Maes Howe greets the Spring

Spring comes to the farm in a hundred different ways.

The geese announce their arrival early one morning by noisily flying in and splashing down on the lake, disturbing the sleek green-headed ducks who disappear into the bulrushes.  Sharp, sunny mornings set the buzzards to circle and shriek.  A group of hen pheasants hide in the long grass near the woodland and the calls of the cock pheasant don’t make them emerge.

Swathes of snowdrops fade, giving way to beds of bright daffodils, and the brown areas of earth in our fields start to give off a mere shimmer of green, of new grass as it emerges after a wet winter.

New leaves on the hawthorn are clean and young and have little taste, but they are so delicate, and the hazel’s catkins shine brightly in the sun and taste good.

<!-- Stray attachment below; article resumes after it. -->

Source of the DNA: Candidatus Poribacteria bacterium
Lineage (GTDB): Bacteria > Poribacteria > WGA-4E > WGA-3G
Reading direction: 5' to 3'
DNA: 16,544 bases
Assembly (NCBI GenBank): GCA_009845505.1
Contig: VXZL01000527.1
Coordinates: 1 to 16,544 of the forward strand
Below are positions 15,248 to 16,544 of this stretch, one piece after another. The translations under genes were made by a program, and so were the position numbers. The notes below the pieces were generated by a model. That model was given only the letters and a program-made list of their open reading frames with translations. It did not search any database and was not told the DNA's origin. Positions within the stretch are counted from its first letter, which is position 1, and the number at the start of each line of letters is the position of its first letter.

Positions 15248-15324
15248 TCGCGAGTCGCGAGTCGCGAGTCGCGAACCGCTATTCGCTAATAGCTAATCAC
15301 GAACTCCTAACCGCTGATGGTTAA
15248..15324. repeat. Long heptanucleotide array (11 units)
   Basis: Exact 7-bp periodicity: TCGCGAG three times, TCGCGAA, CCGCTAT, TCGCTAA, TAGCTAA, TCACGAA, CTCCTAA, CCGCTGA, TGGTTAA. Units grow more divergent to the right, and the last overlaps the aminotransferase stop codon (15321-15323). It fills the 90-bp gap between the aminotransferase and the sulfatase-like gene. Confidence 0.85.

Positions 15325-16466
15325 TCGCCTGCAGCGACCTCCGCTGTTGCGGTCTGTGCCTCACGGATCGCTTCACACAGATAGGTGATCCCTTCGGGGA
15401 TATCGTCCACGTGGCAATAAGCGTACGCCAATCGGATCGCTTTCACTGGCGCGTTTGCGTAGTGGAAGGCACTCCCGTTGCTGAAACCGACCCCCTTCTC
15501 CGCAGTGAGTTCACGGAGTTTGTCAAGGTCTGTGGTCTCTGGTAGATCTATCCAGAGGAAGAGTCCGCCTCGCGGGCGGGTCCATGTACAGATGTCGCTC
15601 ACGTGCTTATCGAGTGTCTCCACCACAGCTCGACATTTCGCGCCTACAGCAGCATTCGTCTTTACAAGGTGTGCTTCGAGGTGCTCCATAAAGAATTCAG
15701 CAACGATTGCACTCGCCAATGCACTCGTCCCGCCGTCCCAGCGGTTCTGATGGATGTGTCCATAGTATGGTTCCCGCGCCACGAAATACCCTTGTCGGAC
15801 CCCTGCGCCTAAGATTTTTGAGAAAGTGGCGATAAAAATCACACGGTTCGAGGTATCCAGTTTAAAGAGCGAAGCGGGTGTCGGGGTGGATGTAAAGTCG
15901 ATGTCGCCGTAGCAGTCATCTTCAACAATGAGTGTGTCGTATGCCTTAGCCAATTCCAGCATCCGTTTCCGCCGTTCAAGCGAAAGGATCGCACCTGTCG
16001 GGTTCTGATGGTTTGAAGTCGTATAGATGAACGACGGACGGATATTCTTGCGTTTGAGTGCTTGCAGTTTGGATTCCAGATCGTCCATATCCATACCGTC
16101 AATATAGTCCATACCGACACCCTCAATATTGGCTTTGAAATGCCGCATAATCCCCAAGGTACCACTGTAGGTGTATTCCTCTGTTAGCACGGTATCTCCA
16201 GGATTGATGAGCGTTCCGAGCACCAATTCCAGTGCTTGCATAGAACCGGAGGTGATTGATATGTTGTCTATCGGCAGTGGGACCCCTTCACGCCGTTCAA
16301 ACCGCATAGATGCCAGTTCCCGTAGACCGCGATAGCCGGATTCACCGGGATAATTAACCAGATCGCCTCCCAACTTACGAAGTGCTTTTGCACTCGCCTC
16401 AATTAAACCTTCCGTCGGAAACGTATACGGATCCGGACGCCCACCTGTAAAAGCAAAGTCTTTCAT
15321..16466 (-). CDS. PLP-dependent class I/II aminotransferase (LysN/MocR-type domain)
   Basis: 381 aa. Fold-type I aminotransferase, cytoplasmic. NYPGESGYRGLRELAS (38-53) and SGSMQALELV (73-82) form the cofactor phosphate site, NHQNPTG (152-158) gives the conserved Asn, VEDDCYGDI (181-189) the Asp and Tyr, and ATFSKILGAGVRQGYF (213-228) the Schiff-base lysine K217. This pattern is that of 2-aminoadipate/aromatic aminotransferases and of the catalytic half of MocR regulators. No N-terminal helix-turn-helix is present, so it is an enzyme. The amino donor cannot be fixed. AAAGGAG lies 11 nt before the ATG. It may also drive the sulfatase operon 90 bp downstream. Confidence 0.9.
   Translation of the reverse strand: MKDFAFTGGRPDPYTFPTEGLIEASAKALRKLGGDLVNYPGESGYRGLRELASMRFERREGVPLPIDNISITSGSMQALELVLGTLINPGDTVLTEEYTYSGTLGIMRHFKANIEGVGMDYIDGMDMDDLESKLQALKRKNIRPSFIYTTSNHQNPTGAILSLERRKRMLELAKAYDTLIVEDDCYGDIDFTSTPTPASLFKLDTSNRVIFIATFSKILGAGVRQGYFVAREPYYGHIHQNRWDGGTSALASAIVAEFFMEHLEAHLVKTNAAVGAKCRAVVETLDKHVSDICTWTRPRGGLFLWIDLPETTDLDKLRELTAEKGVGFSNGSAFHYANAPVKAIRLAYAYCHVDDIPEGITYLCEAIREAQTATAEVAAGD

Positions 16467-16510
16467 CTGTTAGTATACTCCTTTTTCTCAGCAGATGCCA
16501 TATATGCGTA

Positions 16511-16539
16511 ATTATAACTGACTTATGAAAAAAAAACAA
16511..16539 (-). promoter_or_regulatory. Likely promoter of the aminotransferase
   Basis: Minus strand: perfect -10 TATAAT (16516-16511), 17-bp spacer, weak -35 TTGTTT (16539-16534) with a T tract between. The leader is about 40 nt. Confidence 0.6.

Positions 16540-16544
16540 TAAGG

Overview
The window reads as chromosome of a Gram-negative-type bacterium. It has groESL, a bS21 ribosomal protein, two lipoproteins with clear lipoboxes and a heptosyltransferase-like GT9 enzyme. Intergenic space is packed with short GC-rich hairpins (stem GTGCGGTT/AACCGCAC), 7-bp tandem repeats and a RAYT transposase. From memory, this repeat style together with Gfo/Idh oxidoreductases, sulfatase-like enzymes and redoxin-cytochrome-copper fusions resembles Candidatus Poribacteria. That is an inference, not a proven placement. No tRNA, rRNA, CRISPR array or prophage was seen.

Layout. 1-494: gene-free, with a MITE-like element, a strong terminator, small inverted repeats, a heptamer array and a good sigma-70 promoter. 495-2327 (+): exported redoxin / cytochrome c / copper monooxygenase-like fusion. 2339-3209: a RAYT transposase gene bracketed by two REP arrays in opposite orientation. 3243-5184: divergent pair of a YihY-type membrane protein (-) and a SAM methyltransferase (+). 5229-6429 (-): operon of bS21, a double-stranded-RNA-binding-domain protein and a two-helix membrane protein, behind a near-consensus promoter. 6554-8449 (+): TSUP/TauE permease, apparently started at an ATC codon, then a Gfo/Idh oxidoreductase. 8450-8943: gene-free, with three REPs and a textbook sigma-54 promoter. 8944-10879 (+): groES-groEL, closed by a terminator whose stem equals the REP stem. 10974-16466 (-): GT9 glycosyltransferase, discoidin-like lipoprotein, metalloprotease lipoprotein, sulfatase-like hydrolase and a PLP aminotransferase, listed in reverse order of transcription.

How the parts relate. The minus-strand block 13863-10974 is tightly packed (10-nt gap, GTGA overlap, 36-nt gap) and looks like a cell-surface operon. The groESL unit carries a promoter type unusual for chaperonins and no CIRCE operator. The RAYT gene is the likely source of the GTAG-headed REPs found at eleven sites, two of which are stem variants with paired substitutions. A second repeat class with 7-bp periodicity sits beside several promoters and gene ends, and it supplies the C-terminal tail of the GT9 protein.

Little birds call.  There are tits and sparrows, blackbirds and speckle-breasted thrushes, and big fat hens dust bath and sun bathe in sheltered spaces in the garden.

Dazzling white blossom is out and bees are collecting pollen from the trees.

Frogs have mated and clumps of spawn float at the edges of the lake.  As the water levels have dropped our people throw stranded frogspawn back into the lake as they patrol it

A heron stalks and waits for food, but as the lake has few fish, it is a long time between strikes.

Pretty yellow celandines spread their heads wide amongst the bark spread around the Japanese maples.  The maples themselves are developing buds and will be in leaf soon.

More news from Golden Valley Llamas soon

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